St. Michael’s History

A Short History of St. Michael’s Church – New Arley, North Warwickshire

The Parish of Arley

In the Domesday Book of 1086 Arley was described as a farming area made up of several hamlets. Over the years all the hamlets merged into a single entity and at the centre was built the parish church of St Wilfrid. For six centuries it remained a farming community with a population of a few hundred. Then at the beginning of the 20th century things changed when a local business man started a mining company nearby. Mining the coal required skilled workers who frequently came from many miles away. To accommodate the new families six hundred houses were built a short distance from the pit. Shops and other facilities soon followed, creating a second community; one of the new facilities being the church of St Michael’s. By the 1930s the population of the combined communities had grown to over three thousand five hundred. Today the area around St Wilfrid’s is referred to as Old Arley and the area around St Michael’s as New Arley and together they make up the parish of Arley.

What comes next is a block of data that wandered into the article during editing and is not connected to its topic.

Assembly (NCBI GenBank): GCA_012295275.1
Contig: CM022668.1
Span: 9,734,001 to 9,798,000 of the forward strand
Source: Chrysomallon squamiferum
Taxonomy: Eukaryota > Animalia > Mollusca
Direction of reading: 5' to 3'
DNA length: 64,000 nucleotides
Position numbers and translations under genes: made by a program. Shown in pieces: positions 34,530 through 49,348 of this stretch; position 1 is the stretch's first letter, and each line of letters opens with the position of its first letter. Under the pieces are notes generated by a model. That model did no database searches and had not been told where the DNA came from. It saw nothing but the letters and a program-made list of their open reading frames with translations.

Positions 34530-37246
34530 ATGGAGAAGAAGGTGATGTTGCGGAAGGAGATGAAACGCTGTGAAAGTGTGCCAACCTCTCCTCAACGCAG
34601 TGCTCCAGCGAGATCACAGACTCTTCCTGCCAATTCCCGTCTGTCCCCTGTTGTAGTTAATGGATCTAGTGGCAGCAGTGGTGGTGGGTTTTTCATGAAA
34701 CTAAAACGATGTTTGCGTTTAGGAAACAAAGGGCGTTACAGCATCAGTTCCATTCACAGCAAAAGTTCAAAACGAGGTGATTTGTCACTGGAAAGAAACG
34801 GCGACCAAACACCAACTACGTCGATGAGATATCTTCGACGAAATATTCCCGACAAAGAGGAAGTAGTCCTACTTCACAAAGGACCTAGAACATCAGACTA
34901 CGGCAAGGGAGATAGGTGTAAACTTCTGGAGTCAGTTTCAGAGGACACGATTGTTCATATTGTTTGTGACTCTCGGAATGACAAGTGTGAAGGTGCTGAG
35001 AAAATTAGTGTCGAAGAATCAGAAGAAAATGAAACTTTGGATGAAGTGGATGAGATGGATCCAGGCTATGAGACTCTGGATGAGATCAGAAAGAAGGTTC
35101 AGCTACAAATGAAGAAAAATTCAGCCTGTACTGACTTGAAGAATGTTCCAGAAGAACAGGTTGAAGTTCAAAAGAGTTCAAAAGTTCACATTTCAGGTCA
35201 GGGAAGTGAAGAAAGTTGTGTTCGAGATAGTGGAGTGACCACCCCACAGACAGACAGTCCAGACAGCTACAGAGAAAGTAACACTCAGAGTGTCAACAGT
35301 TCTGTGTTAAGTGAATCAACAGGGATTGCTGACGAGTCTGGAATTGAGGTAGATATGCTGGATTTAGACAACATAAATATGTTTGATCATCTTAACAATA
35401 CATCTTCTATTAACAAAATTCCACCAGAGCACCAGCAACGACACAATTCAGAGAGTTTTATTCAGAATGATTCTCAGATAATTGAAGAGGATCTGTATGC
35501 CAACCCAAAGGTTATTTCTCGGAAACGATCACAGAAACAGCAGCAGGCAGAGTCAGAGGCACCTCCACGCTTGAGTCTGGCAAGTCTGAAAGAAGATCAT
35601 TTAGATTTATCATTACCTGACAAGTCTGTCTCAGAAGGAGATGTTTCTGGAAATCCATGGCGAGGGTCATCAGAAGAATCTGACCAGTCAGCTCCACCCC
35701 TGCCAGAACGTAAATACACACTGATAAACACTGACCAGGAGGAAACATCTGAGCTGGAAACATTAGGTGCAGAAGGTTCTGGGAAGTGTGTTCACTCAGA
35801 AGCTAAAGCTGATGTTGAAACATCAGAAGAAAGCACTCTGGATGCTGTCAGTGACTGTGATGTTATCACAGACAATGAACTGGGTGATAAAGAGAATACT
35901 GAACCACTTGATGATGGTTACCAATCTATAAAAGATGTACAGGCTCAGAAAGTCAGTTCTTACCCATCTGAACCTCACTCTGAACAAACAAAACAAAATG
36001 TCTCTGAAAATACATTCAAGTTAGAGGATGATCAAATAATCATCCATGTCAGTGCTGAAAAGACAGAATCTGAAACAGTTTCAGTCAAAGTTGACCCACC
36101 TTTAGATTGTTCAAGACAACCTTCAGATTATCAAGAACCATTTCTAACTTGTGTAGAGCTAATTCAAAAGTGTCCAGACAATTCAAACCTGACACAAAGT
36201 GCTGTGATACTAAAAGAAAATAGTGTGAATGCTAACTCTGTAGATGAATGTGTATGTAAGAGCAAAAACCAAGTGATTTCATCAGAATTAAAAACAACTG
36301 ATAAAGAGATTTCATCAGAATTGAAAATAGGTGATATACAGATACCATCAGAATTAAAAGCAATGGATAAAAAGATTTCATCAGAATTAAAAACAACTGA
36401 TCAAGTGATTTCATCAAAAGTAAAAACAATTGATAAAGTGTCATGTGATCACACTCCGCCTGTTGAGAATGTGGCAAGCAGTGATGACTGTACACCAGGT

The Life of St Michael

St Michael is an archangel and therefore never had a human existence. He is mentioned by name at various places in the Old Testament where he comes to the rescue of the Jews. In the New Testament he appears in the book of Revelation. Where it says that on Judgement Day he will rid the earth of Satan and the dark angels. It is also claimed that he appears at the last moment of our life on earth to guide us on our way.

St Michael’s Church

St Michaels - 24 th Feb 2013

The above photograph of St Michael’s Church was taken in 2013. The path you can see on the left hand side leads to Arley Community Centre which was added in 2009. Although most people refer to the church as St Michael’s, its full name is St Michael’s and All Angels.

Like many churches built in the 20th century, it is a dual function building designed to be used both as a church and a hall. Above the main entrance you can just about see the church calling bell. Although it is some distance from the ground and clearly visible from the road, it did not deter someone from stealing it in 2004.

St Michael’s Church When First Built

St Michaels - Exterior Circa 1927

The view above is the one that would have greeted the worshippers when the church was first opened. It is hard to imagine that anyone could have foreseen the changes that were to take place in the area between 1900 and 1928.
What in 1900 had been a sparsely populated rural area had been transformed into a bustling mining community with a population of over three thousand.
Before looking at the history of St Michael’s we can travel back to 1900 and look at the events that led up to the church being built.

The Growth of Religious Facilities in New Arley.

Captain Kemp - Church Army